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Review by Don Ratcliffe, 10 Sep 2009


by Gertraud Goodwin

“You can’t tell a book by its cover”. Well, there are only 6 words on this

book’s cover: “The Language of Form Gertraud Goodwin”, printed in the simplest

possible font. So what’s inside?

It is packed full and is incredibly focussed, a workshop manual presenting

how an accomplished anthroposophical sculptor experiences form and how that

experience and the world view that stands behind it influences her sculpture. Starting

from the sphere as the simplest, most fundamental of all forms, Gertraud builds up a

coherent description of sculptural form and the way it can effect us. The sphere, the

egg, the flat plane, the concave, the convex, the double- bent plane, all are described

in a way that shows what a rich experience of the world may come about from

immersing oneself in a sculptor’s viewpoint. (What is the double-bent plane?

Interestingly, if you don’t have such a concept you don’t see it!) Other chapters

develop a syntax of form; “the life of the surface, the inner space, metamorphosis, the

life of the form”. Clay modelling exercises for those who want a stronger experience

of particular aspects of form are suggested. All this is supported by numerous

sketches and colour photographs.

Reading through the book I can experience a coherent overall artistic

presentation of the main aspects of the sculptor’s art. Gertraud is not afraid to reach

out to the bigger questions of the spiritual in art and the role of art in life. The book is

clearly written by an artist who is deeply into anthroposophy, but it doesn’t fall into the

trap of talking about “anthroposophical art”. Instead Gertraud manages to look at art as

a whole, neatly contrasting Rudolf Steiner’s Goetheanum with Cubism on facing

pages. She points out that the breakthrough of Cubism started in 1906, while Rudolf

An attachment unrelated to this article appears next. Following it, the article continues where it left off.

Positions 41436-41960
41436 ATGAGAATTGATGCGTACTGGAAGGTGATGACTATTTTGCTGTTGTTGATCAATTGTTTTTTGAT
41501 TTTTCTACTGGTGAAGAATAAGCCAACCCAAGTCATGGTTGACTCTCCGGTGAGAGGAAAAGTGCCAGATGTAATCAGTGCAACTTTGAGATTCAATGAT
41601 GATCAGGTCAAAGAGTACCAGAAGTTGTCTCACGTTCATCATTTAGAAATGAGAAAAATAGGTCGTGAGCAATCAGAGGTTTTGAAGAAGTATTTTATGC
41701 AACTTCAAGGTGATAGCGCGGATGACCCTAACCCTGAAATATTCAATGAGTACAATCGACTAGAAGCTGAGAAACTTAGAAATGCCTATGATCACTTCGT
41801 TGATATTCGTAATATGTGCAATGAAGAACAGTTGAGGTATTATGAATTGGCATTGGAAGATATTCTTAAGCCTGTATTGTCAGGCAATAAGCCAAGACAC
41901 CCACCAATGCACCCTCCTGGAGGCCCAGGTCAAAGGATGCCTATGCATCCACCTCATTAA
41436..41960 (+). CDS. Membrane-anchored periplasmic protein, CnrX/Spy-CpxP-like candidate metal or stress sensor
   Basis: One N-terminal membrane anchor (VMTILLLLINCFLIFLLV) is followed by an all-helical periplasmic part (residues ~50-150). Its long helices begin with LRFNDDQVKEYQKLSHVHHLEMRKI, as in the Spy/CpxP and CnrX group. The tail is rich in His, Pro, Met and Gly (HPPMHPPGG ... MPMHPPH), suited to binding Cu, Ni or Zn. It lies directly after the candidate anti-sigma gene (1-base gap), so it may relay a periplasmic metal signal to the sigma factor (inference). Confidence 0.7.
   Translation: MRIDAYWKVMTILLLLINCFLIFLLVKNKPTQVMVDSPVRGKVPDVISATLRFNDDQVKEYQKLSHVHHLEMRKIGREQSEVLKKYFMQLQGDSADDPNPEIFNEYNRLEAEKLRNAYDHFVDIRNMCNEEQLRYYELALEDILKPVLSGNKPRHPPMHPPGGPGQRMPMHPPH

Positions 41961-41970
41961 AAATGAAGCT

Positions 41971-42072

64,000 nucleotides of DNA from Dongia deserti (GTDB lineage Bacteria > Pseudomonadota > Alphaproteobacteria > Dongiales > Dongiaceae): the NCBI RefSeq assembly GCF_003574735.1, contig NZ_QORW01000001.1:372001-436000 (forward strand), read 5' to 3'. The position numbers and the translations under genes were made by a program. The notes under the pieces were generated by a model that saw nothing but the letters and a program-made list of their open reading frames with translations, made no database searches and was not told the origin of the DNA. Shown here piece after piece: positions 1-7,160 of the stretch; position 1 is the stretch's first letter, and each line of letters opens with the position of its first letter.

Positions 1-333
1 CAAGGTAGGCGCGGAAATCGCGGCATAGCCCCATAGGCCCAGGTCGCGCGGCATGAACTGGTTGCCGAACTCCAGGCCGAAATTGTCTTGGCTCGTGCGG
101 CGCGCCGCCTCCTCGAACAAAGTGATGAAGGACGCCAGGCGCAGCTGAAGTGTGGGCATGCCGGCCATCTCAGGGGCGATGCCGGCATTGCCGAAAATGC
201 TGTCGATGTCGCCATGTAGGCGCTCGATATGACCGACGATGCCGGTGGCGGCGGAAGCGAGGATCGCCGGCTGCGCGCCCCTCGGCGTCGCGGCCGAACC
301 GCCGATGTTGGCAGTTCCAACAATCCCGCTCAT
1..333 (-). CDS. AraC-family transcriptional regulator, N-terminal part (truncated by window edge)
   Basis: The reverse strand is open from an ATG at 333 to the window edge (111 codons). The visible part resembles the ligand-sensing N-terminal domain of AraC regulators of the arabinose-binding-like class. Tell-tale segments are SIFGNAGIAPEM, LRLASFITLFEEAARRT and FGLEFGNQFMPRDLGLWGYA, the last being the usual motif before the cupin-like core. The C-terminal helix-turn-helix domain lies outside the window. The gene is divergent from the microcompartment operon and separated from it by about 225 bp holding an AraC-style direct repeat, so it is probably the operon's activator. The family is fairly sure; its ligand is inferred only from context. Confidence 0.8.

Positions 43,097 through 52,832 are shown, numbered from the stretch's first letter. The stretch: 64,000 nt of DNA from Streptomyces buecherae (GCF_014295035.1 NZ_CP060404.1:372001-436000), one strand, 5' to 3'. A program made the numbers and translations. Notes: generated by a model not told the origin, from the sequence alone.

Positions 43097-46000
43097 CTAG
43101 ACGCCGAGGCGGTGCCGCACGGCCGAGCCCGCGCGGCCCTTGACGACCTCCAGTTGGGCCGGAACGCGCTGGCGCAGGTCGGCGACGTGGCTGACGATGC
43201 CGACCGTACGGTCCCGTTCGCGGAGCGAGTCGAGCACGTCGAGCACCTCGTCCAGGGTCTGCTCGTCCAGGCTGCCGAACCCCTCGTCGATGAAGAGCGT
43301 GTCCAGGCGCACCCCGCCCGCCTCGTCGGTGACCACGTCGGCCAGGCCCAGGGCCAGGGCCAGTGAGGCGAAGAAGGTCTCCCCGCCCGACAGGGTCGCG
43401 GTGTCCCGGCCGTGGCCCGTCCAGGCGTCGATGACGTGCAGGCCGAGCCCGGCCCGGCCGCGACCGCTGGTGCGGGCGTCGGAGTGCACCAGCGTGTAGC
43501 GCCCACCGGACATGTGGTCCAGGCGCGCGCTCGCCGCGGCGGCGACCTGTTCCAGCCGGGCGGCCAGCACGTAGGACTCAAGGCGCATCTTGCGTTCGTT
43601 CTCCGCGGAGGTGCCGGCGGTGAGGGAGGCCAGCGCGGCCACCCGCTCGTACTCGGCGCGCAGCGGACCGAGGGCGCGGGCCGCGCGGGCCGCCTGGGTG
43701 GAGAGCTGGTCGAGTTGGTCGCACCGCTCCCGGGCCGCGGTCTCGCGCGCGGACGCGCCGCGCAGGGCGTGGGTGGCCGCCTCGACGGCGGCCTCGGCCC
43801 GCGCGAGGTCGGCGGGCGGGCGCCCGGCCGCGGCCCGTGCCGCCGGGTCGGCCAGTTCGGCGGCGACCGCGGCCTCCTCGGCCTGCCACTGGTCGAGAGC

Steiner was planning the 1907 Munich Conference. During that conference the first

drawings of what later became the motifs of capitols of the first Goetheanum

decorated the hall.

The relation of sculpture to nature is also a strong thread in the presentation.

Here we can see the nature’s forming of bones and seeds and experience

metamorphosis in leaves.

So this is a thoroughly crafted artist’s notebook, but who is it written for? In

the first instance it must be for that very large group of students who have worked

with her over the years at her studio in Sussex. Beyond that it is of immediate interest

to artists and art therapists and others who already know her sculptural work. For all

these people it is a wonderful contribution to an area in which very little is written

from an anthroposphical point of view in English. And perhaps if you have a bit of an

curiosity, or wonder if something really quite interesting may be happening in this

specialised area that as yet you have not ventured into, this book will open a new view

for you.

One final note. I used the book recently on a course in Sweden, confidently

giving students the ISBN so they could order it from booksellers, but so far that has

not been possible. It is published by Tobias Press with the email address and can be ordered from there.

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